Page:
Networking is the single most powerful job hunting tool available. If you’re not networking, you’re not making a serious effort to advance and manage your career.
Whether you’re gainfully employed or in career transition, networking can lead to contacts (for you or your employer), and relationships that can be mutually beneficial for years to come.
Participating in networking groups can help you build confidence, as you learn to make quick connections with strangers, and introduce yourself in front of the whole group.
Ultimately, successful networking depends on being able to give before you take. Focus on providing leads, resources, or introductions to people who can help each other.
Choosing the right executive networking group
There are three basic environments in which to network, and I encourage people to use them all. The first is to network within your function, so if you are a finance professional you would attend groups such as Financial Executives International, Financial Executives Networking Group) or Toronto Finance Network. Also consider your university alumni and designation associations.
The next is to network within your specific industry, with groups such as CPG Connect or the Network of Executive Women for the commercial products industry, or industry associations such as the Project Management Institute, HRPA for human resources professionals, or IABC for professional communicators.
The third option is a more general way to network, where you’re mixing with other senior executives, but in a variety of functions and industries. One valuable networking event in the Greater Toronto Area is HAPPEN, a professional career network meeting weekly in Mississauga.
Which groups should you choose to attend? As many as possible, particularly when you are in career transition. Why wouldn’t you give yourself the best possible chance to make connections and move your career forward? You may be reluctant to network, but with only 9% of jobs advertised in Canada, you must embrace networking!
Once you’re attending regularly, take it to the next level and seek nomination to be an officer of the group. On your resume, volunteerism shows recruiters and hiring managers that you are trusted and valued by your peers, and that you’re committed to giving back.
When you can’t find a group, start your own
If you can’t find a profession-based, industry-based or general networking group to meet your needs, why not start one? This is an excellent way to become a well-known leader in your field, and generates a lot of interest and intrigue about you.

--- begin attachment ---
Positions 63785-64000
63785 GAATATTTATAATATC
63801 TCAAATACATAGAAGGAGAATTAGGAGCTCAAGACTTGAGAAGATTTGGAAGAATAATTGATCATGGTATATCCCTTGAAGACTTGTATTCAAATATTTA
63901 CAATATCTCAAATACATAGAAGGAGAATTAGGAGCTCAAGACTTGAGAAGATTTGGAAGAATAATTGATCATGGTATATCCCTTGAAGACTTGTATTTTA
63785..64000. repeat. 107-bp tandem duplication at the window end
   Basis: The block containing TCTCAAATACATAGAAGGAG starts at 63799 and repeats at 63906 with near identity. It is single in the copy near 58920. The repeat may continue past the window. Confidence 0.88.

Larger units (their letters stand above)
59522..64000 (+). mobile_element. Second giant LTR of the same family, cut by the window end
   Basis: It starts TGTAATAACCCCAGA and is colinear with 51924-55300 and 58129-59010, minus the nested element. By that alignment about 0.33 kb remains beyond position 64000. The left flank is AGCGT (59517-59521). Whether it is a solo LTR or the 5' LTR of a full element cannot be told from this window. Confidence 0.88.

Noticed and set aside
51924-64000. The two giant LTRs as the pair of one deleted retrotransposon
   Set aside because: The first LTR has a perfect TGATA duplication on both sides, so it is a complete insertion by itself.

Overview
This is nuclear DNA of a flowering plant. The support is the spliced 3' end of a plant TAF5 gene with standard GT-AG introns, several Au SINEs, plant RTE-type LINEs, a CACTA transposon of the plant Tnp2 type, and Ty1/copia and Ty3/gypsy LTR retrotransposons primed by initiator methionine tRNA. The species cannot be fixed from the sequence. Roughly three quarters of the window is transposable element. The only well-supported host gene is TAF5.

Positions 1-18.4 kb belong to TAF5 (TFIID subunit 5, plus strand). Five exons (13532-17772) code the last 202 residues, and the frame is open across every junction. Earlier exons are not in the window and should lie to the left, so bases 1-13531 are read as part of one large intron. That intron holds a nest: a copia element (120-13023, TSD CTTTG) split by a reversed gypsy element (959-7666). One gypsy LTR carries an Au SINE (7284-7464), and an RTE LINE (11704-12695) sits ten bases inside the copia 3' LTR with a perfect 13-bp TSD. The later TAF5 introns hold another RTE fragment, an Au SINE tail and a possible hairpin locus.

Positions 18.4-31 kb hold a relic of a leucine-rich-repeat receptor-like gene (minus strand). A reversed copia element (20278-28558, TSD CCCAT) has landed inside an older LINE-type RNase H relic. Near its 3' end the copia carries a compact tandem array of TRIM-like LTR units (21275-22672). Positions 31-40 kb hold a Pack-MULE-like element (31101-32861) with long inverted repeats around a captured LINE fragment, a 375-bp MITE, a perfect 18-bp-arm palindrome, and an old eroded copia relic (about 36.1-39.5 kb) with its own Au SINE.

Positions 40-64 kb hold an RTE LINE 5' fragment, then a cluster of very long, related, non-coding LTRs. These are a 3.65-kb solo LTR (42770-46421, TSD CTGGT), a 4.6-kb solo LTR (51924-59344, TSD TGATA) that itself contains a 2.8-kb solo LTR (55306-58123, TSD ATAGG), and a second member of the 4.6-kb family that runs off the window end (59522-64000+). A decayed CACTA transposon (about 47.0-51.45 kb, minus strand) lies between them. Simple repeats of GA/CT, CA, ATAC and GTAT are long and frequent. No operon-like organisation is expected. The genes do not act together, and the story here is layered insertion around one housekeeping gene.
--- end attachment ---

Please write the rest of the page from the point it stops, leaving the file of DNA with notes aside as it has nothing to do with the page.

Approach a restaurant or other venue to host your meetings – most are happy for the extra income and publicity. Promote the group in your social media networks and with your personal contacts. Invite recruiters or other influencers to come and speak or network. Choose a morning, lunchtime or evening to start, and then build from there.
Tip: Before starting completely from scratch, consider opening a local chapter of a national or international group. The parent group will be able to provide additional resources, tips and promotion.
Always be networking
When you’re gainfully employed, you don’t need to attend every single group or meeting. Focus on the networking events that will bring the most value to your career goals; never curtail your networking completely as this equates to what I call career suicide. Your network is precious and valuable and should be constantly nurtured to retain momentum so when you are in career transition again, and it will happen, you are already in a good starting position.
In my experience as an executive career management coach, I have seen that people who continue networking while employed go through their next career transition about 60% faster than those who don’t. Networking has a very dramatic return on investment, which is usually more about time than money.
The most important choice when it comes to executive networking groups is the choice to attend and keep going.